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Helping homeowners better understand the costs of a potential remodeling project is an important and common first step in the due diligence process. 
The Question of Cost
On the question of cost, we've found that homeowners typically fall into two different groups  those who admit they have no idea what their project might cost, and those who have a strong belief it will cost much less than what we estimate. A very few have an accurate sense of total project costs. Helping homeowners better understand the costs of a project is an important and common first step.
Average $/SF Method
Depending on how precise you wish to be, there are two approaches you can take to assess preliminary project costs. The first step is to determine the number of SF that are being added or altered. Second, attach an overall $/SF value to those spaces. Commonly, the cost range in Minneapolis for new construction is $200 to $300/SF, depending on level of finish and neighborhood. Finally, multiply the two values and you have a project cost estimate.
Pricing Example
This pricing strategy  where all spaces are lumped together and a single $/sq. ft. cost is attached  results in a rough construction cost estimate. To illustrate how this methods works, check out the following example. We have used a $/SF range to give us a low to high cost estimate.
Project
> 12' x 24', twostory addition, over a crawl space
> $/SF Range: $220 to $275
Cost Calculation
> SF Calc: 12'x24' = 288 SF/level x 2.5 levels = 720 SF
NOTE: For this method, the crawl space is considered half a level
> Cost Calc: 720 SF x [$220 to $275]/SF = $158,400 to $198,000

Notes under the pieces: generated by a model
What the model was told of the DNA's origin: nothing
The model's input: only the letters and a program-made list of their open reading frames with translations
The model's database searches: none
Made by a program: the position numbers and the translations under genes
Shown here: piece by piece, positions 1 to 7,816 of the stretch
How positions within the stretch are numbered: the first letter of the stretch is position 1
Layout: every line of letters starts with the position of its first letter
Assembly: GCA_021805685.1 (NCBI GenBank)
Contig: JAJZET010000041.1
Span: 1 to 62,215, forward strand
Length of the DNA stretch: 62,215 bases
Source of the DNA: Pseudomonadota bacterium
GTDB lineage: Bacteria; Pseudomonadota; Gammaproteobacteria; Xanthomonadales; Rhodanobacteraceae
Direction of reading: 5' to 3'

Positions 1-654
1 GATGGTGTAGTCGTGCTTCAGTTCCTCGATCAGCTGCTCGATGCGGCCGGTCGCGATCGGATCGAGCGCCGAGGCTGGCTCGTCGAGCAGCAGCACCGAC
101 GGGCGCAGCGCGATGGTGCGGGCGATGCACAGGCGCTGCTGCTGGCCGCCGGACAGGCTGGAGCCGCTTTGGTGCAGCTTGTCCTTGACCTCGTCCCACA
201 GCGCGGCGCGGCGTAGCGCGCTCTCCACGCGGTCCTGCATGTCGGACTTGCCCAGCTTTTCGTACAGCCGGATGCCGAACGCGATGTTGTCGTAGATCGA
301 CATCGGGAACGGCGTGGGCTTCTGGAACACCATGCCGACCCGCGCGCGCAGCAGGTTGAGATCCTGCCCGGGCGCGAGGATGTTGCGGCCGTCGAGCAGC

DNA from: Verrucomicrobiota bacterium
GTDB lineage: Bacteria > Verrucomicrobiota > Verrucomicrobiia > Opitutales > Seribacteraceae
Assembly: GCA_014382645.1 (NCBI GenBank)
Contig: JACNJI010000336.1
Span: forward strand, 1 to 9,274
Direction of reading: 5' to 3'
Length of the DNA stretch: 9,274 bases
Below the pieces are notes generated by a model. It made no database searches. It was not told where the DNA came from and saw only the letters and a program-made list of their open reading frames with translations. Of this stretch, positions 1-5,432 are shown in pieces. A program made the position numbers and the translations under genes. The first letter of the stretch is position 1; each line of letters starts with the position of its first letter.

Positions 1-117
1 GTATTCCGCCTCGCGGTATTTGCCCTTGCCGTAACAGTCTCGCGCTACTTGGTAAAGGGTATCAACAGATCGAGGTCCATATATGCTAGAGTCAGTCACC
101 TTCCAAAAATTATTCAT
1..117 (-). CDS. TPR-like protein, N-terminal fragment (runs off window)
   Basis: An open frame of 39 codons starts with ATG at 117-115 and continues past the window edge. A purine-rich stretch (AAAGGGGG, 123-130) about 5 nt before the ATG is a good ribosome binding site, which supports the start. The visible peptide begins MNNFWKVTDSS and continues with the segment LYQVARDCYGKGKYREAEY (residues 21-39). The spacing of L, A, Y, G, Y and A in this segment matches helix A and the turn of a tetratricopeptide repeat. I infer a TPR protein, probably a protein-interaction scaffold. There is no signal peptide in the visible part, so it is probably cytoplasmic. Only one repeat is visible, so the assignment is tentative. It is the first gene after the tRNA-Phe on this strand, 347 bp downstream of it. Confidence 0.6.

This is helpful, as an initial guide, but $40K is a big range in construction cost. Please remember, too, that these costs are for labor and materials only. Builder fee, profit, and overhead would be additional cost, and together with construction costs comprise project costs.
Average $/SF Method
Depending on how precise you wish to be, there are two approaches you can take to assess preliminary project costs. The first step is to determine the number of SF that are being added or altered. Second, attach an overall $/SF value to those spaces. Commonly, the cost range in Minneapolis for new construction is $200 to $300/SF, depending on level of finish and neighborhood. Finally, multiply the two values and you have a project cost estimate.
Pricing Example
This pricing strategy  where all spaces are lumped together and a single $/sq. ft. cost is attached  results in a rough construction cost estimate. To illustrate how this methods works, check out the following example. We have used a $/SF range to give us a low to high cost estimate.
Project
> 12' x 24', twostory addition, over a crawl space
> $/SF Range: $220 to $275
Cost Calculation
> SF Calc: 12'x24' = 288 SF/level x 2.5 levels = 720 SF
NOTE: For this method, the crawl space is considered half a level
> Cost Calc: 720 SF x [$220 to $275]/SF = $158,400 to $198,000
This is helpful, as an initial guide, but $40K is a big range in construction cost. Please remember, too, that these costs are for labor and materials only. Builder fee, profit, and overhead would be additional cost, and together with construction costs comprise project costs.
SpaceSpecific Pricing Method